Next up: the vehicles. I started with the UFOs, since they’re trivial to make in a 3D modeling application. Here’s where I was reminded how I’m still very much a beginner when it comes to 3D printing, since it took a ton of trial-and-error to get a decent print of such a simple model. With this combination of printer & filament — and I suspect a recurring problem in FDM 3D printing in general — the problem was the supports required to hold up the underside of the saucer. With all of these prints, the supports would never come off cleanly, leaving the surface of anything facing the print bed all scarred and jacked up.

The only “solution” I could find was to just minimize the need for supports in the first place. With the UFOs, I ended up printing each saucer and pedestal as separate objects, hoping that the angles were shallow enough that it could print without supports. I was very pleased with my cleverness when I saw that the saucers printed out mostly fine. I was less pleased when I realized they’d be impossible to glue on to the pedestals because I hadn’t made a hole in the bottom of each one. It’s stuff like this that shows the importance of convenience with a printer, because I can almost guarantee that I wouldn’t have had the patience to do this much iteration otherwise.

For the tank, I had to actually do a little bit of research, since I’m completely ignorant of military history and largely ignorant of Toho cinematic history. If anyone’s curious, the tanks used in the early movies are called Type 61 tanks. Fortunately, I was able to get away with my reliable still-not-very-good-at-3D-modeling trick: just put a bunch of small cubes and cylinders on the outside to make it look like mechanical detail. They were printed small enough — and the models across the board are simple enough — that I think it mostly works. Again, supports were an issue, especially with that long and thin tank barrel. I ended up having to print them vertically, with only the back end of the tank touching the build plate.

The fighter jets (an F-86 Sabre, but to be honest I don’t know what distinguishes the different models from the ones used by the Japanese defense force) meant I’d have to graduate to more “advanced beginner” modeling, with reference photos and figuring out how subsurface modifiers work. I was happy that I was able to get the basic shape looking close to accurate (eventually), but realized that I couldn’t see any details I could add like I did with the tank. Apart from the bands around the cockpit, I couldn’t find any room for details to make it look more like a “professional” miniature.

The jets also required several iterations — I remembered to put a hole in the bottom for the pedestal, but kept having to scale up the tail fins and other small parts to keep them from being torn off when I tried to remove the support material. I eventually ended up printing them upright as well, with only their tails touching the build plate, and a thin line of supports touching the back of each wing. Even after seeing that work in person, I still say that that’s completely unintuitive, and I never, ever would’ve expected it to be the best way to get a clean print.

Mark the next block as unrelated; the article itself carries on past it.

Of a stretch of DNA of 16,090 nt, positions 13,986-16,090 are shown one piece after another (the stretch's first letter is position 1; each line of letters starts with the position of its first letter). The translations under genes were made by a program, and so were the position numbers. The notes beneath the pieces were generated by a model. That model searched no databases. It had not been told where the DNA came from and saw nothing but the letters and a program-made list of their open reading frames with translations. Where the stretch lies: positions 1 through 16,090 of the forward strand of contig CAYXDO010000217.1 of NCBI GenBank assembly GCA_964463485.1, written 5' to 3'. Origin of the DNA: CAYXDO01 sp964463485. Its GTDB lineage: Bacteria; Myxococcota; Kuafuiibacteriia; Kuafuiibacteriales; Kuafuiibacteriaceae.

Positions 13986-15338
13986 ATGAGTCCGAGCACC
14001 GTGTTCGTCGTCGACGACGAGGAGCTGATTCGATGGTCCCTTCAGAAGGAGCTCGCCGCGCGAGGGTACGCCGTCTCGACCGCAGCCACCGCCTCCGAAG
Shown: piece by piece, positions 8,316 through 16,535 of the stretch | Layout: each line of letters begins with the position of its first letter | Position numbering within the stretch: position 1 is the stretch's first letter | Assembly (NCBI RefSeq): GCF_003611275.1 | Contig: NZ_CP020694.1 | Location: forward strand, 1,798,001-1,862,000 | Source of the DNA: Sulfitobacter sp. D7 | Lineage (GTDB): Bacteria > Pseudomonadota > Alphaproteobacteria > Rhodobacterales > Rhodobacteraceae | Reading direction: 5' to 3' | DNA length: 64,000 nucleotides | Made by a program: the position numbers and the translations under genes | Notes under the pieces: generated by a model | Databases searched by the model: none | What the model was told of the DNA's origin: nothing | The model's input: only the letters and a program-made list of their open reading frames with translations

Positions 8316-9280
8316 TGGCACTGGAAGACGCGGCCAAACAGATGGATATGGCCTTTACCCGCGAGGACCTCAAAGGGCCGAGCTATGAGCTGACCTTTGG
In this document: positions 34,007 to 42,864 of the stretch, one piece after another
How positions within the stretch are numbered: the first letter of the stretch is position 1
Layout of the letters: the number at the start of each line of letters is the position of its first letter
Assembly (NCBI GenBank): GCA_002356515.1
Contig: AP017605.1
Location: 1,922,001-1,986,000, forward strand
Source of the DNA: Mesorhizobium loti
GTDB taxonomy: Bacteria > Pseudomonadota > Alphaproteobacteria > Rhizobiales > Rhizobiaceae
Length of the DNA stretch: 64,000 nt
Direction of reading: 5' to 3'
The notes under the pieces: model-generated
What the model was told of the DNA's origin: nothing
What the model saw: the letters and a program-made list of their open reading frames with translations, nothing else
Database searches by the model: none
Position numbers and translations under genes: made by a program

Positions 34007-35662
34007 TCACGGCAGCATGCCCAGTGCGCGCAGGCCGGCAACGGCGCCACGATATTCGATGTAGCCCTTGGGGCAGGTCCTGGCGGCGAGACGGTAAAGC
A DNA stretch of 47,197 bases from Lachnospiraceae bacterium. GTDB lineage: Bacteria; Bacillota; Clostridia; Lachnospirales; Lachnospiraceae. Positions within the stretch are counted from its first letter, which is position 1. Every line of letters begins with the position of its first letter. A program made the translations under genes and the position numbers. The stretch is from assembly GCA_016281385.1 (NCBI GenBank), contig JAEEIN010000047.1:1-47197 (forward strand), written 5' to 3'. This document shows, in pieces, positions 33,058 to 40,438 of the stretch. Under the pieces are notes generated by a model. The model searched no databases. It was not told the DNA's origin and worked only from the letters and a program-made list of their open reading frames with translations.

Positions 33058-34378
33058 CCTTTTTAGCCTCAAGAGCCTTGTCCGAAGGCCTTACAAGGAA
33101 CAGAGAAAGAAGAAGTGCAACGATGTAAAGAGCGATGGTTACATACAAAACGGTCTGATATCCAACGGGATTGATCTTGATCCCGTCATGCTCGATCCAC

Incidentally, the reason I wanted the “flying” models to have pedestals wasn’t just for looks. In the game, the buildings and vehicles have an energy point value associated with them, which is printed on the underside of the cardboard tokens. I’d originally intended to have the game’s cardboard tokens fit into the undersides of my models, like the game does with the included large building models, but they would have to be too large and require more precise measuring than I had the patience for.

One unexpected side effect of this whole project was that I got to see what Godzilla fandom on the internet looks like. To be honest, my only experience with the original Godzilla movies is seeing the MST3K versions, and the American Raymond Burr-starring version of Gojira. The rest I only know through decades of cultural diffusion.

This board game definitely rewards fans of the movies, with references and in-game events and its overall aesthetic. So I had to look up what the “oxygen destroyer” and the “lightning generator” were, as well as find reference images for all the other vehicles. Gojipedia — the Godzilla wiki — was invaluable for that. And as somebody who can be an obsessive Star Wars fan, it made me happy to be exposed to a level of fandom that I knew almost nothing about.

This model was just another exercise in putting cylinders together and scaling parts of them, but I was pretty pleased with how it came out. It’s also, as it turns out, a torture test for 3D printers, since there’s really no good orientation that doesn’t require a lot of supports or generate a lot of thin strings between sections.